6. Excellence is not available in the App Store. The world is littered with pretenders. In the United States (and perhaps Canada), the soccer world is rife with righteous people trying to sell you something. A stupid video making guarantees titled with buzzwords like “elite” “premier” and “world class”. If they have to put those taglines on there, are they really what they claim to be?
Note: There are a lot of great coaches, teams, programs, and environments out there that are well worth the money and time. Your ability to discern the ones that aren’t worth a second look is imperative.
The takeaway is simple
Players: Complacency is easy. Laziness is easy. Mediocrity is a disease. If you aren’t dedicating hours of supplemental work to your game, it will show. Get away from your comfort zone and challenge yourself. If it’s windy, rainy, cold, whatever it is outside, it doesn’t matter. When you are not training somewhere someone else is. And when you face them, they will win. If you aren’t playing street soccer or on a team that pushes you, the game is passing you up. Find places to play and get out there. It doesn’t have to be formal or official.
Ask yourself, “Have I done enough to actually improve?”
Coaches: Build a network of both like-minded and different coaches. Learn from them and proffer your experience with others. Share your knowledge but remember that coaches are always in a state of learning. What worked for your team three years ago doesn’t mean as much to others as you think it does. Evolve or die off. Accountability falls on you as well as the players. Don’t go ask them to improve while you remain stagnate. Don’t talk about how you could coach anywhere but you’re gracing these kids with your grace and presence.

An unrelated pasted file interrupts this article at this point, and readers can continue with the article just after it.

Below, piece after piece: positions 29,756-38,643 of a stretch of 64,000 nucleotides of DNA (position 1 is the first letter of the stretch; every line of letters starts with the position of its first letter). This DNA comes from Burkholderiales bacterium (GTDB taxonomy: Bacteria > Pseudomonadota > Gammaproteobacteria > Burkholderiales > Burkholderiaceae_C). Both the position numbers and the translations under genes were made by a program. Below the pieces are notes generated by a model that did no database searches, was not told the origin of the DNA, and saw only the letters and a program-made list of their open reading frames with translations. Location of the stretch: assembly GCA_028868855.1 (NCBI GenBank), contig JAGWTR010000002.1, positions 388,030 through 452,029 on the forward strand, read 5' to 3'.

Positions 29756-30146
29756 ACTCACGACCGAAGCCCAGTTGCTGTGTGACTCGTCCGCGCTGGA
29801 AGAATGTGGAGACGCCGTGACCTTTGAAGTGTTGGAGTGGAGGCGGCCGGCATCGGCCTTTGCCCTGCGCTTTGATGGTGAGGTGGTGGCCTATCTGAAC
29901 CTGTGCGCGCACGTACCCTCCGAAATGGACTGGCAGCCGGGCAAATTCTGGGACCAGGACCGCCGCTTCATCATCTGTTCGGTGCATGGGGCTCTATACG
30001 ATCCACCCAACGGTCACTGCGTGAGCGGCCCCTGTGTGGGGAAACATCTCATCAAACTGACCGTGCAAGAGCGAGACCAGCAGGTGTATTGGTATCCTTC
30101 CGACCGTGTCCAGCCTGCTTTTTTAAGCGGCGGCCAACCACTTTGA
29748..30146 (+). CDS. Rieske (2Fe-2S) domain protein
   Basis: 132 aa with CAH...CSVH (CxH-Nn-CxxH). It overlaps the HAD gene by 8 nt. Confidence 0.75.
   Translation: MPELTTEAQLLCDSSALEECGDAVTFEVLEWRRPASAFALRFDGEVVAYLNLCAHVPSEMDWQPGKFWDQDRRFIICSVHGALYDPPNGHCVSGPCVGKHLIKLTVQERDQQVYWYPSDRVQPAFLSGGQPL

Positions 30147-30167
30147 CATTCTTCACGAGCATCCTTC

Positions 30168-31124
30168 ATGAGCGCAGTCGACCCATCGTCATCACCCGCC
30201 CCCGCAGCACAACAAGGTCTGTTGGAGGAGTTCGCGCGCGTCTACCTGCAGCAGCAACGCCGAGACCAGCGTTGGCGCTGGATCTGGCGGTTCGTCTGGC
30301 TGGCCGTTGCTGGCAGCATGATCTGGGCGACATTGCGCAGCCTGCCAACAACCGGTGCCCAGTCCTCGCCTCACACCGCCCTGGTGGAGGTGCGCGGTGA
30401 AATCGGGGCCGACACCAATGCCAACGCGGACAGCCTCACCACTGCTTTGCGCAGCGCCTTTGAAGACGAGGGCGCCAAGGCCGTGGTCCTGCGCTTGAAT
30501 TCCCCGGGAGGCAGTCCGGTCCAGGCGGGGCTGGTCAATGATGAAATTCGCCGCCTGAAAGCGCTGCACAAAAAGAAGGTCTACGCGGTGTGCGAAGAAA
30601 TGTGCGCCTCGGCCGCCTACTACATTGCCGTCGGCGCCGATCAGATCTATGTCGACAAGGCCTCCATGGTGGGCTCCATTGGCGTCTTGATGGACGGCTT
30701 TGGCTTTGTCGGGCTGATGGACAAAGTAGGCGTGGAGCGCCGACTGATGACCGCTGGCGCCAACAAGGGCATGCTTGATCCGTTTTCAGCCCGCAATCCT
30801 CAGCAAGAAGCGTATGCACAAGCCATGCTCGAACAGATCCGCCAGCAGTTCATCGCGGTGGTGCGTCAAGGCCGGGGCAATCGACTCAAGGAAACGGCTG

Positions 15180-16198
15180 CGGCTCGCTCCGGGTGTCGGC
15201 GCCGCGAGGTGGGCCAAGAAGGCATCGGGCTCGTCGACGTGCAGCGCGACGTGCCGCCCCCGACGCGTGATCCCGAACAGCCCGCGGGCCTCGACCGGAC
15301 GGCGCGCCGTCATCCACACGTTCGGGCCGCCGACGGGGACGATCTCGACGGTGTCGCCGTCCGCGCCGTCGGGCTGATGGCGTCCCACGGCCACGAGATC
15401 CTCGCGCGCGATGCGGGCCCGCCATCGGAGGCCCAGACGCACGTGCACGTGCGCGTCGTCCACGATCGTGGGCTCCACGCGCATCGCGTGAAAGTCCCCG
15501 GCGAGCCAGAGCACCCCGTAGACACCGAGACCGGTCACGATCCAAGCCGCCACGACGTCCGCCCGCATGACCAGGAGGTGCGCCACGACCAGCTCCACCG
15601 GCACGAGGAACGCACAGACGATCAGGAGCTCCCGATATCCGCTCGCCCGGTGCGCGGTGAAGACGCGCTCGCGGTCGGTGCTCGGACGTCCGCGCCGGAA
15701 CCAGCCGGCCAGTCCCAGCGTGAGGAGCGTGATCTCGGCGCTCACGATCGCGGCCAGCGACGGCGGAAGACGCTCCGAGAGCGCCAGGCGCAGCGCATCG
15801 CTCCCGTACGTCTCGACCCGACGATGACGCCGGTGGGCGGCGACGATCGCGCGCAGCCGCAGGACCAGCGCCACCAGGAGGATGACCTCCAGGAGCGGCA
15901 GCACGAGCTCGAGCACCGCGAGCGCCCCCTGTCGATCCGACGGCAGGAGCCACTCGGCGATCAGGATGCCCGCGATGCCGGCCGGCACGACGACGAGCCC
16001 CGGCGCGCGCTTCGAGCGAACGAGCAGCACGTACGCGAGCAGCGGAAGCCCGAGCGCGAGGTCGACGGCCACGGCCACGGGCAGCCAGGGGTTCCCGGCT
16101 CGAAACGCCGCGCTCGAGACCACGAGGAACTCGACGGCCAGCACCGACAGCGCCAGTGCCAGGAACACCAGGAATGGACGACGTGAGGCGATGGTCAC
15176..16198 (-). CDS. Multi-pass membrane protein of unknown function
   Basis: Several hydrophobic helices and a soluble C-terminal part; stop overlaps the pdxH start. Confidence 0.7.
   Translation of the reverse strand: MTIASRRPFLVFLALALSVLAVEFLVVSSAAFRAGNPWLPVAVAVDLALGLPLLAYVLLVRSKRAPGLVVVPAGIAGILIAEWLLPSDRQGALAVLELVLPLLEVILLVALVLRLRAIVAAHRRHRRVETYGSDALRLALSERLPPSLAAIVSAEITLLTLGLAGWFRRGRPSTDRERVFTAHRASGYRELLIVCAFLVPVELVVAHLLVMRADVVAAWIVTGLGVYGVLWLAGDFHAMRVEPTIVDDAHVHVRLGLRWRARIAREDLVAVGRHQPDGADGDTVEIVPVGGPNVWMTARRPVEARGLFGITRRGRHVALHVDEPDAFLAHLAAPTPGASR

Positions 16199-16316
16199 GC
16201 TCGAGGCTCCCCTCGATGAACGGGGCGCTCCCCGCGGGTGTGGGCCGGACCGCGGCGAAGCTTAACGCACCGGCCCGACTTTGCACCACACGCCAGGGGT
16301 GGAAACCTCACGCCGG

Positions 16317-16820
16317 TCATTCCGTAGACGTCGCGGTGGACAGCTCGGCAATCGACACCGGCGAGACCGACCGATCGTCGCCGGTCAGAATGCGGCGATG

Parents: Again, keep your mouths shut. Sending passive-aggressive emails, gossip, and non-verbals solves very little. If there’s something that needs addressing, consider your part and your child’s part in the soccer dilemma before unleashing hell.
You see things at a 1:1 ratio. Your little superstar, to the coach, is seen at a 1:23 ratio. You can’t want it for your child. If you see playing time as the most important factor in your player’s experience, please figure out why they aren’t playing in the first place.
Are they really good enough? Should you, as a parent, be fighting their battles for them? What can they gain from your intervention? Are they dedicating enough hours to their game to make not playing them an impossibility? Additionally, it’s unlikely you know what position your child is best in. Think about your role in their development. Try being less of a cheerleader and more of a sponge because you’ve got a lot to learn as well.
Starve the ego, feed the soul.